In the meantime, Sleepy and Sahra (serving as a spiritual pillar for all), do their fair share of hands-on spy work. Donning various disguises, they infiltrate the Palace, gathering intel, and recovering pages from the lost Annals which were left in the wizard Smoke's old room. All this is done right under the noses of the Radisha and the Protector, which lead to some truly tense moments.

In the latter part of the novel, we have the journey southward which culminates with our intrepid band treading the same path as their lost predecessors. 

I really can't give away too many of the secrets revealed in this final arc of Water Sleeps; suffice to say they come at you fast and furiously. Many of the answers that have eluded and confused Black Company readers since the Books of the South started are clarified here; and of course, many more are posited. But as to where the Company originated, where is Khatovar (and is it still accessible), what in fact the Glittering Plain is (hint: it's a huge transit hub of sorts), and who are the spectral walkers who tread the Plain at night, we get some closure. There is even a pretty scary face to face encounter with a god, which is handled excellently.

The real question is, as always, how is the narration in Water Sleeps? Here we have yet another Annalist. Personally, I really like Sleepy. She might be Cook's most fleshed-out Annalist (since I am assuming that there is a whole lot of Cook in Croaker). Sleepy is a strong, tough, sharp, and shrewd. You also have to remember that when she was younger, she suffered terrible, prolonged sexual abuse at the hands of family members. You can sense the mental scars even though she mentions nothing directly. She has a high amount of respect (culturally) for her elders, and reveres them accordingly. This leads to some of the most heartfelt moments in this entire series. Another interesting quirk of Sleepy is that she is the most outwardly religious Annalist that we have had. Throughout the novel, she says quick prayers as a mental reassurance, and these become more frequent towards the climax of the book.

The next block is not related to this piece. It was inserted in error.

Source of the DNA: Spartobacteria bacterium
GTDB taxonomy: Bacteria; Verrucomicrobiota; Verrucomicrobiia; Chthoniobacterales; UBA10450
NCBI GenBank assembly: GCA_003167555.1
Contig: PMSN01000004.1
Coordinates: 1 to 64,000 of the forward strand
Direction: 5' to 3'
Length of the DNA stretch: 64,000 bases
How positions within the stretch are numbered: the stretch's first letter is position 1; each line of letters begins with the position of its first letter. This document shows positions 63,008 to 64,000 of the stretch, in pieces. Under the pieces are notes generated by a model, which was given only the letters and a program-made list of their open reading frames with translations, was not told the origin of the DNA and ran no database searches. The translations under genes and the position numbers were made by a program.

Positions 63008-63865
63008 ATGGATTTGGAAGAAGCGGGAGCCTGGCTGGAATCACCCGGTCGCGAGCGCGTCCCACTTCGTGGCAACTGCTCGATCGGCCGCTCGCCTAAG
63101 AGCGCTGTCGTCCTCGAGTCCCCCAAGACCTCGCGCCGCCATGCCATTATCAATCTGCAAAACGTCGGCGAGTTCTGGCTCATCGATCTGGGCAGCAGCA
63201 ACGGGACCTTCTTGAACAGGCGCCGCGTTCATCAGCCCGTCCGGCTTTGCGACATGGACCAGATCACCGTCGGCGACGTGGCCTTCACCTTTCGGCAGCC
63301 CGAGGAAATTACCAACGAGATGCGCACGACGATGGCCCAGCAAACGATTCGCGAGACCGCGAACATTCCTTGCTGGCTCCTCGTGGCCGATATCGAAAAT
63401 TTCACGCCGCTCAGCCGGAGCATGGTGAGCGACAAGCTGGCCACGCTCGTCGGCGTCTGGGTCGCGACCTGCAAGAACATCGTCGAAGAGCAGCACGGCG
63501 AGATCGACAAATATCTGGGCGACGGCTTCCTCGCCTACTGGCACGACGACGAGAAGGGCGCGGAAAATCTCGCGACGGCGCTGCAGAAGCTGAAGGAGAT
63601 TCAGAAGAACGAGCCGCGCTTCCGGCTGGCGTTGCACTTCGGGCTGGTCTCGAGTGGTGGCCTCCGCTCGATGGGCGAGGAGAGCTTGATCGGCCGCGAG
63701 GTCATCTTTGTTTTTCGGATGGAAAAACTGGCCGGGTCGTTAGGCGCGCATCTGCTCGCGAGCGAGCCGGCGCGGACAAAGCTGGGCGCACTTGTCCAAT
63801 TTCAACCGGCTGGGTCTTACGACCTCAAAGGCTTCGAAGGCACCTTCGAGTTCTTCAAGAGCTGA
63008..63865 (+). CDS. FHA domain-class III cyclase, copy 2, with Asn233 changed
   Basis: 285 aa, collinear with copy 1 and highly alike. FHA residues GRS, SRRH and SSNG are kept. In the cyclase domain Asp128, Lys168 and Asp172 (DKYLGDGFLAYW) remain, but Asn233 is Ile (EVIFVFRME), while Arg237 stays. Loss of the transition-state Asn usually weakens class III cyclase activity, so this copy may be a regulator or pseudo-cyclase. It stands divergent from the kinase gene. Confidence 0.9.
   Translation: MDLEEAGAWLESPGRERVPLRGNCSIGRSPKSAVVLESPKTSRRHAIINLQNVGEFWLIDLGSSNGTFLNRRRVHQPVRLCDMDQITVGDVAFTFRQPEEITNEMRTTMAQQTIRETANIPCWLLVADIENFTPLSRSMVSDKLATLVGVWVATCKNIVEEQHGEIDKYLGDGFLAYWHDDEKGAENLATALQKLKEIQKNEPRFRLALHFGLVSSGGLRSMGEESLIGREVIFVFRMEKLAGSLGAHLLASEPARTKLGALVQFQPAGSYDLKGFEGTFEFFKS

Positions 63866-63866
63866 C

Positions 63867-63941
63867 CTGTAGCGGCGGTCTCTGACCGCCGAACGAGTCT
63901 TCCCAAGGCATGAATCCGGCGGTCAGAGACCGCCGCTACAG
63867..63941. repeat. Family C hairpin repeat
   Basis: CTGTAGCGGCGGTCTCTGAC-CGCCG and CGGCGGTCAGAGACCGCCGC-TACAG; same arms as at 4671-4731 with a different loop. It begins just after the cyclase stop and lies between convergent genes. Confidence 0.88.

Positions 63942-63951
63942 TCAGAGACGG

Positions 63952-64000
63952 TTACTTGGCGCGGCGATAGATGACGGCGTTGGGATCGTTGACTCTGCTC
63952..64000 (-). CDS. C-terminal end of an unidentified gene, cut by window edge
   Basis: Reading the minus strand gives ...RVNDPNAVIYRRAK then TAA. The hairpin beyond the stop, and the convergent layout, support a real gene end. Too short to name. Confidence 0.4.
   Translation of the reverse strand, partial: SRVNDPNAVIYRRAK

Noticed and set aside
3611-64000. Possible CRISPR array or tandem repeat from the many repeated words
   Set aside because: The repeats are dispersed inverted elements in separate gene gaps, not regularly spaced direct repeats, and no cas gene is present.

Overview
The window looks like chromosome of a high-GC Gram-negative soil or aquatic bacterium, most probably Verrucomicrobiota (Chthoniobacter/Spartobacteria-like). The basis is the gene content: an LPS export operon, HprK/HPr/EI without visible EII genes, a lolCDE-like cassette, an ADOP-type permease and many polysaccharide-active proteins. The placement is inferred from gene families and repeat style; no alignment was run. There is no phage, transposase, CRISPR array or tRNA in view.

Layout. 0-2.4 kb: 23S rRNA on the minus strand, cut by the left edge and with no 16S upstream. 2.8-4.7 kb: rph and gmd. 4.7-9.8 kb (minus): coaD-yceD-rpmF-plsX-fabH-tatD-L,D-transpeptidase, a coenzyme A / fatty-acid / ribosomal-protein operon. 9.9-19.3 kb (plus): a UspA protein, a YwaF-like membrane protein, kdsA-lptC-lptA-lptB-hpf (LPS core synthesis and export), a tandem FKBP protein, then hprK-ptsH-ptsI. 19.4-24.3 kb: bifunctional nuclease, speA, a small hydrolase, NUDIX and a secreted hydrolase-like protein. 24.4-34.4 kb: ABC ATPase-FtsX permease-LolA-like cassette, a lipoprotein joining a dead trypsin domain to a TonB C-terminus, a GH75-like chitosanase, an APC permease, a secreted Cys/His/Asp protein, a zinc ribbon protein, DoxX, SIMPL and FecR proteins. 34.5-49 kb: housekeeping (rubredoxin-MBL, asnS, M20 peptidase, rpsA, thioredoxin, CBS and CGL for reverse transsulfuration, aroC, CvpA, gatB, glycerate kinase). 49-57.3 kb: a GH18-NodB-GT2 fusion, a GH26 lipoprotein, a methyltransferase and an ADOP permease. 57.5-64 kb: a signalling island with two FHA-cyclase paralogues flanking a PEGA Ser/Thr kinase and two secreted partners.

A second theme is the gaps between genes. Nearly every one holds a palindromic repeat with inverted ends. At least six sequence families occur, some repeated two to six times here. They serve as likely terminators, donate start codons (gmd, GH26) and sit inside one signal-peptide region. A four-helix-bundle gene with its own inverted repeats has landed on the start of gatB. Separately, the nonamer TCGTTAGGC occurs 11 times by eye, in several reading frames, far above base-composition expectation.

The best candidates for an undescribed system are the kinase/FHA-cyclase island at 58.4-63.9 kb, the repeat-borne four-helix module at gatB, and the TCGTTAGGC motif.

The pacing of Water Sleeps is fair enough. Sleepy spends a lot of time chronicling her and Sahra's infiltrations, always recording their names as the false faces they don. It is very easy for Sleepy to become absorbed in the characters she creates, undoubtedly this is a coping mechanism that helped her through her terrible past. For the bulk of the novel Cook retains the first person point of view, with the scenes featuring Soulcatcher and Mogaba being accounts as seen by Murgen's still-detached spirit (he was out of body when Soulcatcher trapped the Company in stasis and his spirit still continues spying). But towards the end of the novel, we get a few random third person chapters showing what is going on in Taglios, not courtesy of Murgen. Also, Sleepy's narration in these last chapters deteriorates into overly expository theological info dumps. Her account up to this point had a very "spoken" versus "written" quality, and so this felt a little off to me. Perhaps the implication is that they were written at a later time incorporating information granted her by Shivetya.